A post on Mozilla's security blog calls FTP "by now one of the oldest protocols still in use" — and it's suffering from "a number of serious security issues".
The biggest security risk is that FTP transfers data in cleartext, allowing attackers to steal, spoof and even modify the data transmitted. To date, many malware distribution campaigns launch their attacks by compromising FTP servers and downloading malware on an end user's device using the FTP protocol.
The blog said that Mozilla wanted to get away from insecure HTTP and increase the percentage of secure connections, so like other major web browsers, decided to discontinue support of the FTP protocol.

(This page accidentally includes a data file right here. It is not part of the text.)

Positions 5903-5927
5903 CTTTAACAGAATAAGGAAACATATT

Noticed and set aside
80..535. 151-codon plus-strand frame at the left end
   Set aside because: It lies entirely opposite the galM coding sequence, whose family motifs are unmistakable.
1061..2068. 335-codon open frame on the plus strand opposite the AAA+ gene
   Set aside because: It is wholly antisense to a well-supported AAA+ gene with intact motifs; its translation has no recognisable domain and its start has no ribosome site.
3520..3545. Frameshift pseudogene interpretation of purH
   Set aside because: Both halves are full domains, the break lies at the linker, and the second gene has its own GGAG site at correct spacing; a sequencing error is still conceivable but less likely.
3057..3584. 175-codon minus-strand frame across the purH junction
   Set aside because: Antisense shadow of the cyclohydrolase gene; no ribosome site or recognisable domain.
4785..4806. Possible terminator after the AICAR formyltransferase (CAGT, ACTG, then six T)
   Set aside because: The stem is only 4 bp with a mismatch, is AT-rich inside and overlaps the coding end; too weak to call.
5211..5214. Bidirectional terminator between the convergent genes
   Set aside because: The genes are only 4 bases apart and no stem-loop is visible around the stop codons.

“Removing FTP brings us closer to a fully-secure web which is on a path to becoming HTTPS only and any modern automated upgrading mechanisms such as HSTS or also Firefox's HTTPS-Only Mode, which automatically upgrades any connection to become secure and encrypted do not apply to FTP”, the blog said.
The FTP protocol itself has been disabled by default since version 88 and now the time has come to end an era and discontinue the support for this outdated and insecure protocol — Firefox 90 will no longer support the FTP protocol, said Mozilla.